• Circuit overload – If an electrical circuit gets overloaded, the GFCI will most likely trip to prevent overheating. This can happen because too many electrical appliances are plugged in on the same circuit. Also, faulty electrical equipment can cause that too.
  • Worn out GFCI outlet – Like everything else, GFCI outlets can go bad with time. Usually, they are expected to work as intended for at least 25 years. However, due to the natural wear and tear and other conditions, this time may be severely reduced, and they may fail way earlier.
  • Another tripped GFCI in the same circuit or a ground fault in an electrical circuit that is in very close proximity.

One more detail to remember – especially if you have just replaced an old working outlet with a new one that keeps flashing red – is that you may have gotten yourself a faulty outlet. It is not that unusual to stumble upon a defective product.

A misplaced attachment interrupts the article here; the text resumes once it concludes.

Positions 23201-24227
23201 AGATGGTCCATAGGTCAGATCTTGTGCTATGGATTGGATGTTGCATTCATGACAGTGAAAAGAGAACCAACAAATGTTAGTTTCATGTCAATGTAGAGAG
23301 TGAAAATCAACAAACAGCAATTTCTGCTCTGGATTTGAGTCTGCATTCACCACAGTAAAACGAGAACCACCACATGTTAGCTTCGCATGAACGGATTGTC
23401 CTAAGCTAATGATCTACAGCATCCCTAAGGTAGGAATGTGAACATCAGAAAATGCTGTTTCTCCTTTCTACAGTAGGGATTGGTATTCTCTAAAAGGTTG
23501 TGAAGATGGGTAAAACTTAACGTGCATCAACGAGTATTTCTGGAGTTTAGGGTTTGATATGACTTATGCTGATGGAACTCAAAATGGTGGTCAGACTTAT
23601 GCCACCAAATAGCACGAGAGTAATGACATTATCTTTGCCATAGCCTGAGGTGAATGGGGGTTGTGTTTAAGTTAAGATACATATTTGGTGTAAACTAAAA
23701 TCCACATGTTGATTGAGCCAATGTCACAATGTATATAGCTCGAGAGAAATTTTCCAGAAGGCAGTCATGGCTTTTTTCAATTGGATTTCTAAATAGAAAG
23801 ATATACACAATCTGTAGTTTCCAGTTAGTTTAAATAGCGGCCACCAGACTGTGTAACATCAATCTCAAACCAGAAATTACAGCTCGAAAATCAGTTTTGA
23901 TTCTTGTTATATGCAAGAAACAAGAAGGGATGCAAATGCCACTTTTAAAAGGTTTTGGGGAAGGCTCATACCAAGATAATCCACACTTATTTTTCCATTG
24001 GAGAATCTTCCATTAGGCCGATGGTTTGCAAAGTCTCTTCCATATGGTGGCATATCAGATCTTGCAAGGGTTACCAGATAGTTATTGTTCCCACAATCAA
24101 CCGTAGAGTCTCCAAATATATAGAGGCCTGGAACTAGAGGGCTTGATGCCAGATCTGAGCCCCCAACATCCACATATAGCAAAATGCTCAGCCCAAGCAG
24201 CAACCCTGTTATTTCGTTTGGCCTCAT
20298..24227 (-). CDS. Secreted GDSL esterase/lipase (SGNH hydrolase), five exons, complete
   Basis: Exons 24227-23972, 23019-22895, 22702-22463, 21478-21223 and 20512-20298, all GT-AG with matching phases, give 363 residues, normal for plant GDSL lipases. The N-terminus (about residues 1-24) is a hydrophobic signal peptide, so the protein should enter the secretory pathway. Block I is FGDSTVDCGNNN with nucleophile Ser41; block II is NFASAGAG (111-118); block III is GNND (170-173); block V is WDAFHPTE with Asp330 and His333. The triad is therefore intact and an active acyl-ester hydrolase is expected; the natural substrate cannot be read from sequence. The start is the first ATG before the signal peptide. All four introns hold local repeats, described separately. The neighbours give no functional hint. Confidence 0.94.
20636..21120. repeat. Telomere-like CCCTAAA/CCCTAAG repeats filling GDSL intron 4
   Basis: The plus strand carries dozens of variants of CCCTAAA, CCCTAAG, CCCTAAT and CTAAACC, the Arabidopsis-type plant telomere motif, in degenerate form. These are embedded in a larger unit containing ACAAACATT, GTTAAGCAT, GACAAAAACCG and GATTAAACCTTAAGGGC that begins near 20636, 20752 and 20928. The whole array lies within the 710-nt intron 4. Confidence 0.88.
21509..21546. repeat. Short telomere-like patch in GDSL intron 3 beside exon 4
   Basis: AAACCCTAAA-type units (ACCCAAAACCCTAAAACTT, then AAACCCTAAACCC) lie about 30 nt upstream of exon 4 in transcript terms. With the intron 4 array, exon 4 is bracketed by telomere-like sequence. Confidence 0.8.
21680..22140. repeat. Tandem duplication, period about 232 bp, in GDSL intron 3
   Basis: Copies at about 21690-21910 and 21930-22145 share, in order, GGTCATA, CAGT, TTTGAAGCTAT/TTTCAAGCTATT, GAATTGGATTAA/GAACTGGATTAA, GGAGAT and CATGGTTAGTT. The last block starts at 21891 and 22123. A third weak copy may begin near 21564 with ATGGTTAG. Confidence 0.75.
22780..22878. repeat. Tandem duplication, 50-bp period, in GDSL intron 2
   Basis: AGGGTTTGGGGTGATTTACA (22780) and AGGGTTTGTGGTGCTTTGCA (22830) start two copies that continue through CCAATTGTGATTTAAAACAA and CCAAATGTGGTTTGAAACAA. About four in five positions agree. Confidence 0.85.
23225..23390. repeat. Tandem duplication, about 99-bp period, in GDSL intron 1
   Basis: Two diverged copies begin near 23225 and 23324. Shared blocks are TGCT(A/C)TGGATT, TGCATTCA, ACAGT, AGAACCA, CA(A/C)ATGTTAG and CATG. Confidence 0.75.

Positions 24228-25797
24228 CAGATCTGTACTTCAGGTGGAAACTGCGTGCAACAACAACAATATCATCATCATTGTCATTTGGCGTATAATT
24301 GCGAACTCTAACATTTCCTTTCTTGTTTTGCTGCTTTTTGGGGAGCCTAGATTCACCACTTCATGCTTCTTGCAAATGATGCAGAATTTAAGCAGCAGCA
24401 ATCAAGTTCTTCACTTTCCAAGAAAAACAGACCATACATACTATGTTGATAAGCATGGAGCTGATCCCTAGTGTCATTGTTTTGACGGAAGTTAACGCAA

What Is a GFCI Outlet?

A Ground Fault Circuit Interrupter (or GFCI) is an electrical outlet or breaker. GFCIs can be considered a type of breaker.

The primary purpose of the GFCI outlet is to protect us from electrical shocks that can happen from ground faults. Usually, this may occur when an electrical appliance or tool malfunctions.

When the GFCI registers a ground fault, it will immediately cut out the power to the corresponding outlet — thus protecting us from receiving an electrical shock.

You still may feel a tiny electrical shock, but it will be far from dangerous.

So what is a ground fault?

A ground fault means that the electricity is not following its predesignated path. Electricity is always trying to find the quickest path to the earth. And in the case of a ground fault, this usually means that the electricity has found a different path to reach the earth, and frequently this path can be our body.

The GFCI also protects the electrical circuits from overheating during an electrical fault. That way, it provides increased protection against electrical fires.

1. How Does a GFCI Work?

GFCI outlets work by constantly monitoring the electrical circuit they are installed on. They will keep track of the amount of electrical current that goes in (to the electrical appliance or tool used) and compare it to the electrical current that goes out.